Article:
IST Dean David Hall greets Steve Huffman and Tikhon BernstamStart-up Week began three years ago to celebrate the success of Weebly.com, a company started by  alums David Rusenko (’07 IST), Chris Fanini (’12 IST), and Dan Veltri (’07 Bus), and recognize the generosity of David Rusenko in supporting scholarships for entrepreneurial-minded undergraduates students. Since its inception, the event continues to grow larger and ever more successful.

This year’s event, scheduled for April 7 – 11, brings together more than 40 speakers representing 5 colleges and 14 majors across Penn State. These speakers are successful entrepreneurs representing a wide range of companies – from fledgling start-ups to well-established international corporations such as Verizon, MorganFranklin, Comcast, Tripwire, and Videon. Founders and executives from a veritable “who’s who” of exciting start-up companies such as Weebly, DuckDuckGo, Mediabarn, Sincerely, and many others, will be on hand at Start-up Week. The agenda will include a Hackathon, classroom lectures and discussions, town hall meetings, formal social events, and networking opportunities for students and visiting entrepreneurs. We are pleased that the annual event has continued to grow and to become increasingly inclusive across Penn State.

This is an amazing opportunity for our students to interact with successful entrepreneurs and innovators across a wide spectrum of applications associated with information science and technology. In the past, our speakers and guests have been very engaged with our students, sharing their personal experiences and describing challenges associated with entrepreneurship. By attending, students can obtain the equivalent of an “instant” MBA and make personal connections with highly successful people.

A key aspect of Start-up Week is the inclusion of both young entrepreneurs associated with new start-up companies as well as engineers and business professionals who have lifelong experience with entrepreneurship and innovation in large and small enterprises. The resulting dialogs bridge the gap described in the recent New York Times article about Silicon Valley’s Youth Problem.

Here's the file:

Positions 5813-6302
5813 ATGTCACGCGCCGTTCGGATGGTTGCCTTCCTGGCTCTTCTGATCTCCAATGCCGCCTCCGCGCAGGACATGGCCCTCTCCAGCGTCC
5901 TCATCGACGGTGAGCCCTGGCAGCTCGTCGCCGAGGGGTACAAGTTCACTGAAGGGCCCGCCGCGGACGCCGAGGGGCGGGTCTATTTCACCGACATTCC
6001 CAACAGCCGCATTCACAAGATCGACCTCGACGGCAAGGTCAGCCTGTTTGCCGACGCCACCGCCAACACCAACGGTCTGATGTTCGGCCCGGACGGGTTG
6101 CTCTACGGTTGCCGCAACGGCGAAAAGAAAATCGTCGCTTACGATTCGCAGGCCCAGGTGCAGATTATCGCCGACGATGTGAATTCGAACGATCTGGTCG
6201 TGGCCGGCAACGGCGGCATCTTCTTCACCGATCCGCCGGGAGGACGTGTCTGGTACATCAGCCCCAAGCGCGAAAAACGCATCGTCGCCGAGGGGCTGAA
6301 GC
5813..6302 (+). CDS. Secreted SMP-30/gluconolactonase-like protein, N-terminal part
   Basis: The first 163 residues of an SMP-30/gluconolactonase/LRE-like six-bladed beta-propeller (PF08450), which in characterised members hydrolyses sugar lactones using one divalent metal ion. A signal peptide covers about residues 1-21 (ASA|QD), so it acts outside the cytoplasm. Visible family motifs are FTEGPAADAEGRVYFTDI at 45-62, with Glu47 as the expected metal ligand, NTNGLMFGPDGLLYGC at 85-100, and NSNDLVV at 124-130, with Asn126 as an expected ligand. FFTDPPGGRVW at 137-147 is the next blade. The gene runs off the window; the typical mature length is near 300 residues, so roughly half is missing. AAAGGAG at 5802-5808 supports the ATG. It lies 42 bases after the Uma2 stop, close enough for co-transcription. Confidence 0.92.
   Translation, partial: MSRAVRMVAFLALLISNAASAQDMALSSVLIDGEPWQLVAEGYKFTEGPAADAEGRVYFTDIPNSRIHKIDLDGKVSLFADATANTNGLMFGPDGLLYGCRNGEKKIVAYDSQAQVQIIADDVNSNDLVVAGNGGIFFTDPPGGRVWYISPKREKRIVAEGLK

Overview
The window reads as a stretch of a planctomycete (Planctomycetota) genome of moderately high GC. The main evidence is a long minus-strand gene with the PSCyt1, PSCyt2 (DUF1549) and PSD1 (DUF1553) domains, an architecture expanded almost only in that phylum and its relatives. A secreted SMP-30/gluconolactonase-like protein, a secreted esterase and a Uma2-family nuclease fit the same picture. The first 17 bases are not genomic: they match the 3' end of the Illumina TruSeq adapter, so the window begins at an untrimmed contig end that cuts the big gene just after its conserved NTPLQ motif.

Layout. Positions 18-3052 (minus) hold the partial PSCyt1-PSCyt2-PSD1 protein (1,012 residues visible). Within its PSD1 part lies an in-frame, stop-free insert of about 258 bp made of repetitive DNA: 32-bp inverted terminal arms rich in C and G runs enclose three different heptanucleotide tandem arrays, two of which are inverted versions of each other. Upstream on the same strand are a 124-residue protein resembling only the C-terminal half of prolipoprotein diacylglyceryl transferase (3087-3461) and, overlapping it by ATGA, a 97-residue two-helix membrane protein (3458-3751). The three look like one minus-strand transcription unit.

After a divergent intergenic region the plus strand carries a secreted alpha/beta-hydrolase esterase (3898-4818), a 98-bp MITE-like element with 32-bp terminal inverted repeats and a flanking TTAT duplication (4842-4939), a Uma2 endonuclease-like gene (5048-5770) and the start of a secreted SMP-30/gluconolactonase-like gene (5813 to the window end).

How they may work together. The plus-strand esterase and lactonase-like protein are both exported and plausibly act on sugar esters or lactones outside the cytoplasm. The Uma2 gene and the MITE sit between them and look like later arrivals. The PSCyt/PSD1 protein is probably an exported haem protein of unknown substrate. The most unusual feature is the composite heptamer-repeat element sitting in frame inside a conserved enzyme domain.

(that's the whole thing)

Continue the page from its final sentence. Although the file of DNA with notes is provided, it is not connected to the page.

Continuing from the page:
The discussions that will be held during Start-up Week, and emphasized in our own new entrepreneurship minor, stress that entrepreneurs need to be able to understand not only the rapid changes in information technology (and develop new apps, web services, etc., in response), but also the fundamental needs of human users, and develop useful tools and services for them. The New York Times article cited above presents a graphic showing a young man (presumably a young start-up entrepreneur) facing an older man (presumably a mid- to late-career software engineer of manager). The young man is saying, “When will you make something cool?” while the older man says, “When will you make something useful?”

Our IST curriculum, focus, and manifesto espouse that this is not an “either/or,” but rather a “both/and” choice. Our emphasis on a combination of information technology (fundamentals of computing, data base, networking, etc.) coupled with an understanding of individual users, social phenomena, and business aspects, is aimed at developing entrepreneurs and “intrapreneurs” who can be innovative and make a difference in the world.

At our recent IST Advisory Board meeting I asked David Rusenko to describe how he would characterize IST graduates. His reply: “IST graduates are well rounded technologists.” In my opinion, it’s an apt description for an emerging generation of entrepreneurs who can make things (apps, new business processes, new services, new web sites, etc.) that are both “cool” and “useful.”


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